You’ve probably, at some point, worried that high temperatures have ruined your insulin. Maybe you forgot your insulin inside a hot car (mistakes happen), or feared that the insulin in your pump was cooking during a summer outing.
And if you struggled to afford your insulin, a vial or pen rendered ineffective from high heat could represent a true crisis.
Now imagine living in a climate with extreme heat—say, arid sub-saharan Africa—and being too poor to own a refrigerator at home. What would you do then?
That’s the reality for many people with diabetes, and the consequences can be debilitating. Imagine if your home daily reached temperatures nearing 100°F, and you were told that at home your insulin would degrade within a day. Imagine if you had to travel to a hospital or doctor’s office, every day, in order to get your life-saving shot. Imagine how profoundly limiting your condition would be—and how profoundly limited your ability to properly treat it would be.
With help from the celebrated non-profit Doctors Without Borders, a team of Swiss researchers decided to test how much insulin degrades in exactly these sorts of conditions. Their findings are a cause for celebration: insulin can withstand higher daily temperature fluctuations better than anyone expected.
The study, which was published in PLOS ONE, began with an analysis of the conditions in Kenya’s Dagahaley refugee camp, where Doctors Without Borders runs a diabetes program. The camp has over 200,000 refugees and asylum seekers, most of whom have fled famine and civil war in Somalia; some have lived there for decades. During the hottest and driest time of the year, temperatures ranged from highs near 99°F to overnight “lows” of 77°F. Those highs far exceed the upper limits for storage set by insulin manufacturers, suggesting that within a day the insulin would be rendered powerless and should be discarded.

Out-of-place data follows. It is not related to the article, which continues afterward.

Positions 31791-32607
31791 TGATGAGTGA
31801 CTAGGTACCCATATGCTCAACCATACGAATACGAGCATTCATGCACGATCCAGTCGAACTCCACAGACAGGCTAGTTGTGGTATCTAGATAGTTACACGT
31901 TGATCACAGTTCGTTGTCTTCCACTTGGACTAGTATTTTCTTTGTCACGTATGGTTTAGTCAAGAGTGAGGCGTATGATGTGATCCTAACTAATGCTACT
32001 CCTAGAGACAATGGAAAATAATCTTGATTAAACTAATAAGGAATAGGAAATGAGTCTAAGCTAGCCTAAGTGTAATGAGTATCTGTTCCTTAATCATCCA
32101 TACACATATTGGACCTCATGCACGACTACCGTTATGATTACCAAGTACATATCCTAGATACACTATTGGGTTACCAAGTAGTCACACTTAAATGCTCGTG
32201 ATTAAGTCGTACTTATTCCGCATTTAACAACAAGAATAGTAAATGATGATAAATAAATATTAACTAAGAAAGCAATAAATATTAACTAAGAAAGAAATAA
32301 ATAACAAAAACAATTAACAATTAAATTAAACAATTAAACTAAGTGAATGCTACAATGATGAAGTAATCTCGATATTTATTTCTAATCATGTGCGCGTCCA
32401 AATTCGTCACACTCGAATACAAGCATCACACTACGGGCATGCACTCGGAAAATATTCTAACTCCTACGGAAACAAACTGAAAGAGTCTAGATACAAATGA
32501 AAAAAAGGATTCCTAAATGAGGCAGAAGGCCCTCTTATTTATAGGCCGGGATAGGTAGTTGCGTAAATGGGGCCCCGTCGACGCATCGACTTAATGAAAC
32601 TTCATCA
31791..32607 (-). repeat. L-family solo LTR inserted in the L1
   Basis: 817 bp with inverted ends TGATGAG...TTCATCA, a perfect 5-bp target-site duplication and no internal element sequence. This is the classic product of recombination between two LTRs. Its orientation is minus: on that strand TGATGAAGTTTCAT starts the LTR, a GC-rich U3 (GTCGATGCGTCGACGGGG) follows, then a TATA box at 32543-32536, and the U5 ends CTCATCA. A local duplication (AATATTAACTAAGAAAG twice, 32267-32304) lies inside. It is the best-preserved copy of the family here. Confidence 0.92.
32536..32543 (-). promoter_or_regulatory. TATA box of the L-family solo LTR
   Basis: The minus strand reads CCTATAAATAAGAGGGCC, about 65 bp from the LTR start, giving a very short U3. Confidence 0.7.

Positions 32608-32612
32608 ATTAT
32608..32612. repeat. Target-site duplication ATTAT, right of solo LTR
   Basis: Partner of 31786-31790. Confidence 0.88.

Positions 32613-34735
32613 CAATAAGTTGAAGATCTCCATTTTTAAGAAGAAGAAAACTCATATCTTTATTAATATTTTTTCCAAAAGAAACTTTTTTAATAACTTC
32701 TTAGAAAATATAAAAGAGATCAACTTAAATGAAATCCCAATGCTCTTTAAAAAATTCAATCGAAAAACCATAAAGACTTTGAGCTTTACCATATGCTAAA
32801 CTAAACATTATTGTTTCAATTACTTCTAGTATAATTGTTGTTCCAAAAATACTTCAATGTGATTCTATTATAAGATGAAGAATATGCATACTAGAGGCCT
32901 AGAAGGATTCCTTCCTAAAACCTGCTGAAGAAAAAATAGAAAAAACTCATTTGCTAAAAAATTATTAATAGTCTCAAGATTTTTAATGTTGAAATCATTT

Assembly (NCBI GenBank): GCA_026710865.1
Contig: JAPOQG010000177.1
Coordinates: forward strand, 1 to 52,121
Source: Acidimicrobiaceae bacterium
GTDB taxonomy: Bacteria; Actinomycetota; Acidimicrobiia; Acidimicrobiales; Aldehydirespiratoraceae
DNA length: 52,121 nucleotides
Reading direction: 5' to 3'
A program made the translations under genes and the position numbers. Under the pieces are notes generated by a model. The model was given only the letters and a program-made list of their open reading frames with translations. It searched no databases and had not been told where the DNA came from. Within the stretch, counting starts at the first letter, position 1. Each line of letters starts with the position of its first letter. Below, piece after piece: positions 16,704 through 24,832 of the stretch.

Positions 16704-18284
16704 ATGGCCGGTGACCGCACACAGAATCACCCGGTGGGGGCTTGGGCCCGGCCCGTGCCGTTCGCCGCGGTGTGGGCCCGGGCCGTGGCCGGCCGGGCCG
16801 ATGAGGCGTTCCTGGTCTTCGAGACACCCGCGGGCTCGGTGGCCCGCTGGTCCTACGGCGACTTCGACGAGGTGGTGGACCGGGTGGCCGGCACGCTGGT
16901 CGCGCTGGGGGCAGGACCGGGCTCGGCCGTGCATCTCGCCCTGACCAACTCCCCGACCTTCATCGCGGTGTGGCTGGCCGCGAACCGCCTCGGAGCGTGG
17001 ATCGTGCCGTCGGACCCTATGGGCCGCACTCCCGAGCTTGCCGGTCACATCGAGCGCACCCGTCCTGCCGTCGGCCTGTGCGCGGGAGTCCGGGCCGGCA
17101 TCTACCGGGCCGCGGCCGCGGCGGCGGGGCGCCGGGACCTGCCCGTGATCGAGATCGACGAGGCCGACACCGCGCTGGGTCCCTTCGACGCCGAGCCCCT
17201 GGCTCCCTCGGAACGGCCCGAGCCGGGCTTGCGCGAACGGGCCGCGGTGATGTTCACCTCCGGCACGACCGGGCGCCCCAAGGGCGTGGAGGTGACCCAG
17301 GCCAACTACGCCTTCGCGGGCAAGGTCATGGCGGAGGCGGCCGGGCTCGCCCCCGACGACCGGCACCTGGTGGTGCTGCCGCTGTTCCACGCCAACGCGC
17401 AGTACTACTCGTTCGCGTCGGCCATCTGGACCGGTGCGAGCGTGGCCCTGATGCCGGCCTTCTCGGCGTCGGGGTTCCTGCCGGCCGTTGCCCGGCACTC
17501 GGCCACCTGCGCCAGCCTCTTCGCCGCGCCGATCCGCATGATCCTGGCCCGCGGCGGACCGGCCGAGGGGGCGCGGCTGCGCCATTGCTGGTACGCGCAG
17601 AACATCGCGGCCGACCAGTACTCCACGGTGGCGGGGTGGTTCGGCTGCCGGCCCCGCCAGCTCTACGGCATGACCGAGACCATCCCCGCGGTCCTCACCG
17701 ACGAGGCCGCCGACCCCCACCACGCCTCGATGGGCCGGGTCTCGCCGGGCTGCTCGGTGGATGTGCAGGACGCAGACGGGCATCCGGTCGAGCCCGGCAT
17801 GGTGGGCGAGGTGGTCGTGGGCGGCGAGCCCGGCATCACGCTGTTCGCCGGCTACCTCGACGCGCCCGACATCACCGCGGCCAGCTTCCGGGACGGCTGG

If Doctors Without Borders could prove that insulin retained potency in these hot conditions, it would alleviate a lot of trouble for the patients of the Dagahaley diabetes program, and in many other similar places.
Back at the University of Geneva, scientists designed an experiment to mimic these real-life conditions. Insulin was stored at fluctuating temperatures tracking those in the refugee camp; twice daily, the insulin was lightly agitated and 10-12 units were removed, slightly agitating the insulin, penetrating the seal, and consistently adding air to the vial.
After 28 days, scientists measured the potency of the insulin in multiple ways, including liquid chromatography and residual bioactivity assessment. The results were definitive: despite the exposure to high regular temperatures, the insulin was just as effective as insulin that had been stored under optimal conditions.
Professor Leonardo Scapozza, speaking to Business Insider, said that the team also studied vials of insulin that came directly from the refugee camp and had actually been used by refugees. The result was the same: “the insulin was perfectly usable.”
The team went on to test insulin after 12 weeks of storage in the same conditions. Even this insulin showed essentially no loss of effectiveness. The PLOS ONE article puts it very, very mildly when it states that “the manufacturers’ recommendations for insulin storage during the period of use by the patient are quite conservative.”
In fact, there is plenty of other evidence that insulin is far more durable than the storage guidelines would have you believe. Earlier studies have found that insulin remains effective after 199 days of storage at room temperature, even though official recommendations advise you to throw unused insulin in the trash at day 29.
Despite the evidence, it’s rare to find authorities that will advise patients to use insulin outside of recommended parameters or after temperature deviations, perhaps for fear of liability. But some experts have suggested that careful patients can trust themselves to assess the potency of expired or overheated insulin. If a particular batch of insulin were to go bad, it should be easy to see on a blood sugar meter.
Now, Doctors Without Borders is hoping that the World Health Organization and insulin manufacturers will update their storage recommendations. New guidelines, with proper training, could help alleviate what is now an immense burden for people with diabetes in low-resource settings. Proper storage, of course, is only one of many issues facing patients in places like the Dagahaley refugee camp, but it’s something.
And for those of us lucky enough to live in more secure circumstances, it’s good to know that our life-saving medicine is more durable than previously suspected.